A 6-Year Review of Gestational Trophoblastic Disease in the Niger Delta University Teaching Hospital, Okolobiri, Bayelsa State, Nigeria
International Journal of Research and Reports in Gynaecology,
Background: Gestational Trophoblastic Disease (GTD) refers to a spectrum of diseases characterised by aberrant growth and development of the trophoblasts of the placenta that may continue even after the end of pregnancy.
Objective: To determine the prevalence, risk factors, clinical presentations and management of gestational trophoblastic disease in the Niger Delta University Teaching Hospital (NDUTH), Okolobiri, Bayelsa state, Nigeria .
Methodology: In this retrospective, descriptive, cross sectional study design, cases managed for gestational trophoblastic disease between January 2012 and December 2017 were audited using a self-developed proforma. Data collected include sociodemographic information, obstetric history, antenatal care in the index pregnancy, risk factors, management and outcome (morbidity and mortality) associated with gestational trophoblastic disease (GTD) in the Centre.
Results: There were 3172 deliveries that occurred during the 6year period under review in NDUTH with a total of 12 cases of GTDs. Hence, GTD is seen in 3.8 per 1,000 deliveries. The mean age of women with GTD was 31±6.3 years. Half of the women (50%) were in the low socio-economic class. The mean parity was 2 ± 1.6. The mean gestational age at presentation was 16.2 ± 5.4 weeks. All the women presented with amenorrhoea, Other presenting complaints include abnormal vaginal bleeding (83.0%) and uterine size greater than date (83.0%). Hydatidiform mole and choriocarcinoma accounted for 75.0% and 25.0% of cases, respectively. Seven (58%) of the patients had suction evacuation only for the management of hydatidiform mole, 1 patient (8.3%) had suction evacuation and chemotherapy for hydatidiform mole and subsequent persistent disease. Three (25%) of the patients had chemotherapy only for Choriocarcinoma. Ten (83.3%) of the patients were successfully treated. During the study period, 2 (17%) of the patients conceived after the treatment and had spontaneous vaginal delivery at term. Three (25%) of the patients made use of contraceptive pills during follow up. There were 2 maternal deaths due to GTD giving a case fatality rate of 6.7%.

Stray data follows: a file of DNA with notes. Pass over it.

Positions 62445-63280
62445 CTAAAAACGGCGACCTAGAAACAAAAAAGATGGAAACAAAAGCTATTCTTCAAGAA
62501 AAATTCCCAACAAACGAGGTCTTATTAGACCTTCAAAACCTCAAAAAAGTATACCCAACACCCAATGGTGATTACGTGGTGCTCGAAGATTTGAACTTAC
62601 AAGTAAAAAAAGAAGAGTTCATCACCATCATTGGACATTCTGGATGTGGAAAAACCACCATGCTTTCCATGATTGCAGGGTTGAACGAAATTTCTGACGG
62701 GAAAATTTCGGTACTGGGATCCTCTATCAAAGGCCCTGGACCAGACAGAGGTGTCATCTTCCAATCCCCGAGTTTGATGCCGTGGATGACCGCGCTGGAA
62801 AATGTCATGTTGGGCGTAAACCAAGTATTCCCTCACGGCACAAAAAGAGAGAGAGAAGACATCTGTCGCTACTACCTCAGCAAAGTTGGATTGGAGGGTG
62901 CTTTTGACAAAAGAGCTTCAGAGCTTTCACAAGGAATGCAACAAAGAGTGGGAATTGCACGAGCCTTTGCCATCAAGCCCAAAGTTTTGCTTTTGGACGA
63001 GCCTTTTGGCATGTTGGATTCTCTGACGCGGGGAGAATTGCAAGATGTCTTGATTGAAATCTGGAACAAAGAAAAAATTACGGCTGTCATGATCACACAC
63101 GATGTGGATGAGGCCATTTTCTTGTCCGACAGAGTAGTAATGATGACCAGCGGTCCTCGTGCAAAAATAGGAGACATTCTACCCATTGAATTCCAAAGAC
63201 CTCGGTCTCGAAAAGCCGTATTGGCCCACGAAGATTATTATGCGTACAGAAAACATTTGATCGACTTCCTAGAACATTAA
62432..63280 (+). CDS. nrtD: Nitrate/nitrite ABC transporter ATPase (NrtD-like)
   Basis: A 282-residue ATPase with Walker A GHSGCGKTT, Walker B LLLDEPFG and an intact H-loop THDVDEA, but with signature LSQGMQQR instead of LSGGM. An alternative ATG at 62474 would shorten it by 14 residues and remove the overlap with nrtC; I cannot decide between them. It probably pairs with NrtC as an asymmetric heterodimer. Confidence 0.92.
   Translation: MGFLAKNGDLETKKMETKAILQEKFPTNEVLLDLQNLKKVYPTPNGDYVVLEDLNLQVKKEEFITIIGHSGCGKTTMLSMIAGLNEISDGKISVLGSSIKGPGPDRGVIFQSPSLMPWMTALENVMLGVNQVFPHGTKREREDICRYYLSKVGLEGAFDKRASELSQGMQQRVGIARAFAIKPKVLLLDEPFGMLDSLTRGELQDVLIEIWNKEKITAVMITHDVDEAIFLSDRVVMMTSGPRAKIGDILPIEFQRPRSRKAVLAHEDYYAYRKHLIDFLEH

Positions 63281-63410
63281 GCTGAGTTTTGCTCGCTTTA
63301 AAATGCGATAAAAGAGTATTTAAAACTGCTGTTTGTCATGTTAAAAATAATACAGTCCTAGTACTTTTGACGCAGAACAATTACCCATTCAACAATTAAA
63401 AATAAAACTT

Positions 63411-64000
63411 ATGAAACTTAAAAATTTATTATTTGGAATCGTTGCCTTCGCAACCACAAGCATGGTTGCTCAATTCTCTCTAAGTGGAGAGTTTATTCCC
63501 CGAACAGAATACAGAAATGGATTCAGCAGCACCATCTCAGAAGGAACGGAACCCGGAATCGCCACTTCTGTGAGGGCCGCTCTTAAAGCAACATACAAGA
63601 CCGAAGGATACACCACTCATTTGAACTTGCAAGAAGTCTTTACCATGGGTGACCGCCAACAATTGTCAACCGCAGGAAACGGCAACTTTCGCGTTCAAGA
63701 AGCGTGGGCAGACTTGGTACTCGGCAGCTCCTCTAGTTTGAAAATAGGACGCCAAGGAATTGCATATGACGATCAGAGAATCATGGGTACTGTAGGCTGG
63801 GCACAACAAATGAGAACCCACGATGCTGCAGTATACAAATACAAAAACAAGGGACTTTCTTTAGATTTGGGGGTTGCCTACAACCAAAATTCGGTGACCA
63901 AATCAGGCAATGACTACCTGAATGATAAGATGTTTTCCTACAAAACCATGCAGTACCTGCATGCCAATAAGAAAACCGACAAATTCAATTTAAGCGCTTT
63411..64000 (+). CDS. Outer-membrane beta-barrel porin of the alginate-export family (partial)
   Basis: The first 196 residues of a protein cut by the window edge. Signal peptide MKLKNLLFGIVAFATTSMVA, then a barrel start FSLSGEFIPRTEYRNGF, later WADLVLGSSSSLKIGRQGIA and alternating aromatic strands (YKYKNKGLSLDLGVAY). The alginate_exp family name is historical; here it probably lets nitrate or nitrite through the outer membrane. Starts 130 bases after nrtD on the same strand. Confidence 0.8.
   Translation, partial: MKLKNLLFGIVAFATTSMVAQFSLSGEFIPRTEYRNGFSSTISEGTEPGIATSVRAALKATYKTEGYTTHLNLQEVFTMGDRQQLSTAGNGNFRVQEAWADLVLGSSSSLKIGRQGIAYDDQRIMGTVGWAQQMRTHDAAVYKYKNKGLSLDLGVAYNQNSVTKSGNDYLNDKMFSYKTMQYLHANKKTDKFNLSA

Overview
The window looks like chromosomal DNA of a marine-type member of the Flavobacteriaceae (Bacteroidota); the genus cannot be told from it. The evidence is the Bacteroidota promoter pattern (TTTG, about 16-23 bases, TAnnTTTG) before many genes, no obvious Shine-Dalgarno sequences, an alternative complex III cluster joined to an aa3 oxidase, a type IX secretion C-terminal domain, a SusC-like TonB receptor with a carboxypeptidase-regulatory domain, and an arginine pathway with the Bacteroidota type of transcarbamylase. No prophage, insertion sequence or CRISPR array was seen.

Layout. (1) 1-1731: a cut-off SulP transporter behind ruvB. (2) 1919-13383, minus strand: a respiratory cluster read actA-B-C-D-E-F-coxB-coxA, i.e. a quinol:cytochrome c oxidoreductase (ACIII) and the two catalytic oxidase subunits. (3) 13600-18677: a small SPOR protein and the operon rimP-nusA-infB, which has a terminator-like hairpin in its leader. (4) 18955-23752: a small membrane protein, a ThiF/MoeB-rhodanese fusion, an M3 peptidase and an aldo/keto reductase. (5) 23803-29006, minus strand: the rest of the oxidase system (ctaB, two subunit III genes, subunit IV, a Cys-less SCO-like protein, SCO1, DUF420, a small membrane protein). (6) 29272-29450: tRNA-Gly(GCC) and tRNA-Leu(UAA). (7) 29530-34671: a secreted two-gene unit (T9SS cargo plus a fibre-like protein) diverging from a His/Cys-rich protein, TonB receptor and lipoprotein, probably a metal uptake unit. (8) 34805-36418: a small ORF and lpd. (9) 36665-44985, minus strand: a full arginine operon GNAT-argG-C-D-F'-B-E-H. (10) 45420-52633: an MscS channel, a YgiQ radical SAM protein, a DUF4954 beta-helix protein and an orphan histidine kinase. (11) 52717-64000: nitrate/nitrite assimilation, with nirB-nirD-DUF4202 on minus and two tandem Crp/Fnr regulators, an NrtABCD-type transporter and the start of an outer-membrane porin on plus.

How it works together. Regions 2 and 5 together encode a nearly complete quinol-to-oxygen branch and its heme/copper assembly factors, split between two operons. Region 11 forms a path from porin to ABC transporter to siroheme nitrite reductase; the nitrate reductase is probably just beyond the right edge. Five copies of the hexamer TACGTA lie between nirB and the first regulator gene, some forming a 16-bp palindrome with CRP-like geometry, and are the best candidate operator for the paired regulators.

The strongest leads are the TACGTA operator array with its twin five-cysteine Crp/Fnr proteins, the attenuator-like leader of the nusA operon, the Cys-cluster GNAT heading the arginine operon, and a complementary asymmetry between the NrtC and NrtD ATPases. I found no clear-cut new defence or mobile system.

Conclusion: GTDs though rare as shown in our study, they are however still associated with maternal mortality. This study underscores the need for histo-pathological examination of products of uterine evacuation. Urgent and intensified advocacy is needed in terms of good general education, poverty alleviation and improved health-seeking behaviour of our women to enhance early diagnosis, prompt and adequate treatment.
- Gestational trophoblastic disease
- clinical presentation
How to Cite
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